Raritan Valley Line

A guide by Alan Braunstein
(All photos by Alan Braunstein unless noted.)


Roselle Park. This station was built in the late 1960's as part of the Aldene project. This project rerouted the Central Railroad of New Jersey main line from its Jersey City terminal into Newark Penn Station. Part of the project was to remove the grade crossings from the Lehigh Valley line in the Roselle Park and Union area. The station is an island platform station. On the Eastbound side there is a gauntlet track to allow freight trains to pass the high level platform safely. Access to the platform is through the embankment. There is very heavy freight traffic through this station.

(Photo njt4208.jpg: Newark-bound train at Roselle Park. Photo by Constantine Steffan, 11/1994.)

Cranford. Cranford station was built on an embankment in the mid 1930's. A ticket office is downstairs and has been rebuilt and is very well maintained. The station building has a small waiting area. It is also used for other offices. There is space for six tracks. The two inner tracks and two outer tracks have been removed over the years. Previously, there were island platforms but now all that remain are two side platforms facing the two remaining tracks. Platforms are accessed through a tunnel and are high level. There are small waiting areas on the platform. In the tunnel to the platforms there are photographs from the history of Cranford.


Garwood. The Garwood station is just two paved low level side platforms. There are bus shelter type waiting areas.

Westfield The station at Westfield has two high-level side platforms. The main station house is on the eastbound side. This building contains a ticket office and a small waiting area and has been restored to its 1930's condition. There is a building on the westbound side, also restored, used by nonprofit organizations. There is an access tunnel that connects the eastbound and westbound platforms. Similar to Cranford, there are historic photographs of the Westfield area in the tunnel.

Fanwood. The Fanwood station is another historic Central Railroad of New Jersey station. The westbound station building is Victorian in design and is used by a nonprofit organization, like at Westfield. The eastbound station is a plain station just used as a ticket office. This station has two low-level side platforms.

Netherwood. The Netherwood station is located in the eastern portion of the city of. Once again we find a well-maintained station house with two low-level side platforms.

Plainfield. Along with Netherwood, the Plainfield serves the city of Plainfield, this time on the western side of the city. There is an eastbound and westbound station house. The eastbound station house contains the ticket office and small waiting area. The building here has also been restored to like-new condition. The westbound station building is sealed and could use a little bit of work.

Dunellen. At Dunellen station we find another pre-New Jersey Transit station. This station is built into the embankment. On the ground level we find a ticket office and small waiting area. Upstairs there are two low-level platforms trackside. The station also serves New Jersey Transit bus operations to both Newark and New York City.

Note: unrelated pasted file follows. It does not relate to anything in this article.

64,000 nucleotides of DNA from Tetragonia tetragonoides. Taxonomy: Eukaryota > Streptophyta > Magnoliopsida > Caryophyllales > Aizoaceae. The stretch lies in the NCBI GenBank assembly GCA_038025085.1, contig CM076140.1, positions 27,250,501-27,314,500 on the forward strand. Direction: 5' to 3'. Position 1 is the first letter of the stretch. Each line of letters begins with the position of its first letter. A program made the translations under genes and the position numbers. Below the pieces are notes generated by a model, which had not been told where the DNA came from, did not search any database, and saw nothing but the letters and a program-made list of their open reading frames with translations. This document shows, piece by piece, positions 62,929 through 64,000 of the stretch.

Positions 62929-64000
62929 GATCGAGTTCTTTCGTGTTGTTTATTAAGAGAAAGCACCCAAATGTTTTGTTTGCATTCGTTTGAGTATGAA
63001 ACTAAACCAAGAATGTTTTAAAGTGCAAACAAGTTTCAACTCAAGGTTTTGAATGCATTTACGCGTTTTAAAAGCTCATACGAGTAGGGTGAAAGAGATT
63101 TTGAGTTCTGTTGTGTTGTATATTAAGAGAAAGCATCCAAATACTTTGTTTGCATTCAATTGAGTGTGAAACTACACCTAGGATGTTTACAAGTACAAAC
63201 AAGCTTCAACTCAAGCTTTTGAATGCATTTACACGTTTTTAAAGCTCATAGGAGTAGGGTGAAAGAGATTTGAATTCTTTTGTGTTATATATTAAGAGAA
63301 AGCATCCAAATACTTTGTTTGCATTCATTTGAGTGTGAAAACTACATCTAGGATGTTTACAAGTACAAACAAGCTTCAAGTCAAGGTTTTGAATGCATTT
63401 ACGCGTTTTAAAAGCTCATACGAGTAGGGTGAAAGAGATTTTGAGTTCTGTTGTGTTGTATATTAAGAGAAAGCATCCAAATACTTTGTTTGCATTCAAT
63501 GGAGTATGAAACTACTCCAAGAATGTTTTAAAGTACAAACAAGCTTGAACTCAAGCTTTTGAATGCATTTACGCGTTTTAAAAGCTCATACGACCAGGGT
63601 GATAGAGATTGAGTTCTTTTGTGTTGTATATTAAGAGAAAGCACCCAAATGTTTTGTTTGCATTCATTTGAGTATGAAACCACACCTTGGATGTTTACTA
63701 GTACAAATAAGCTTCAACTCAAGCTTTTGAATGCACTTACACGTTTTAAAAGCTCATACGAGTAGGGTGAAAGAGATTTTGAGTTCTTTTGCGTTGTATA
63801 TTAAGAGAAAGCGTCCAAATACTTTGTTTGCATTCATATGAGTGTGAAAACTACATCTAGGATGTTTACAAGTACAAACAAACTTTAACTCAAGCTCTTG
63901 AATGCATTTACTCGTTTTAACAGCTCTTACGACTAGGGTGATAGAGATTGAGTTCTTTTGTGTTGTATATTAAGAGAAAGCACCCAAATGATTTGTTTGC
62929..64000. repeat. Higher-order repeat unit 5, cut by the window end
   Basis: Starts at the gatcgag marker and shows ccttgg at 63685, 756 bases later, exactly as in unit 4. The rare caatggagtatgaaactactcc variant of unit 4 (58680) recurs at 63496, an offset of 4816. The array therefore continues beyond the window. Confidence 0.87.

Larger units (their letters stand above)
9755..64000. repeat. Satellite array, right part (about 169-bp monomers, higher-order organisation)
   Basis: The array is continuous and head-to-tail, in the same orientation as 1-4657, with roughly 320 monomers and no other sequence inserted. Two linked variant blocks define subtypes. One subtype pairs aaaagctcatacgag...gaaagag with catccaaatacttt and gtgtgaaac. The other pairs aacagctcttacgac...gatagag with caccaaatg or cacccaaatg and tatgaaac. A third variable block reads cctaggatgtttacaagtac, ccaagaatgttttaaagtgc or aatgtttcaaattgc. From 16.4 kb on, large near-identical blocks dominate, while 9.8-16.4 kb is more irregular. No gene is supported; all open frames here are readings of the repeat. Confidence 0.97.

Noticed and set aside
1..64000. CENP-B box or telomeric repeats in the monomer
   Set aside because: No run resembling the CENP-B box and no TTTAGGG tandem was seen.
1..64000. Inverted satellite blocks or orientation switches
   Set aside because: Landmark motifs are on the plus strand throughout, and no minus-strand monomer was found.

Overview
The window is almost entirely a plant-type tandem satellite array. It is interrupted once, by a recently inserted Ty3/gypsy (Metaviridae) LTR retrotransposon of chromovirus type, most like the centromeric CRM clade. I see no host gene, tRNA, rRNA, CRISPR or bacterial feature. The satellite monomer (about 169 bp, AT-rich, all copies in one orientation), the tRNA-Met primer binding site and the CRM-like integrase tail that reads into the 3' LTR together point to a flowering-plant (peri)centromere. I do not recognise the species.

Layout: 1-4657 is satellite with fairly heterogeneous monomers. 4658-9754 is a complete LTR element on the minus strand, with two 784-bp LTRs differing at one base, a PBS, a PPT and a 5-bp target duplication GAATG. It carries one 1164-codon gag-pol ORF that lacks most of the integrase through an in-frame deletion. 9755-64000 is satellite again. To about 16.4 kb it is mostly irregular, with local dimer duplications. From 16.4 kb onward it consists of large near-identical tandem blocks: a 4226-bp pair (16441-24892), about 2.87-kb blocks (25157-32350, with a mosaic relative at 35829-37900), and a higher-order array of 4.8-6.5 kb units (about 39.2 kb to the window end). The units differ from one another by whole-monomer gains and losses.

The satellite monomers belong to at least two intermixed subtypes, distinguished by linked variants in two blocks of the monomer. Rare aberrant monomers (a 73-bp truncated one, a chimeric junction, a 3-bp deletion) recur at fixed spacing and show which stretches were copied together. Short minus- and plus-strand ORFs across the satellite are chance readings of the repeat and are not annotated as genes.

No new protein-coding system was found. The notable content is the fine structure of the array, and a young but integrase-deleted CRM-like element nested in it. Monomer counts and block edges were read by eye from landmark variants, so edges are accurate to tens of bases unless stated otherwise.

Bound Brook. The Bound Brook station buildings are constructed of brick, with the westbound building now being used as a restaurant. The eastbound station house is not used for public purposes. There are two low-level platforms with a tunnel access to the eastbound side. On the eastbound side there is also a local freight track which passengers must cross to get to the main platform. Behind the eastbound side you also can find the mainline of Conrail's Lehigh line. This is a fairly heavily-used freight line leading to the Oak Island freight yards in Newark. You will find many Norfork Southern and CSX trains moving through this area.





Somerville. At Somerville, there are two low-level platforms. The station house here has been restored and is in use by a law firm. At track level there is space for four railroad tracks that have been removed over time.

Raritan. The station here was built in the late 1800s and has been designated a national landmark. The building is made out of stone and has been restored to its original condition. There are two low-level platform's here. This is the only station on the line that is at ground level (as opposed to up on an embankment). There are two grade crossings, one at each end of the platforms, which are protected with flashing lights and gates. The trains continue to the Raritan yard, which is about three-quarters of a mile down the tracks. This yard is used for layovers during the day and storing the trains at night.


North Branch


White House






High Bridge


Elizabeth The Elizabeth station, while not an active station, was part of the original Central Railroad of New Jersey line into Jersey City. The station house has been rebuilt and is going to be used as part of an urban development project. The station can be seen from the Northeast Corridor mainline which crosses over the old main line at this station. There are no longer any active tracks at this location.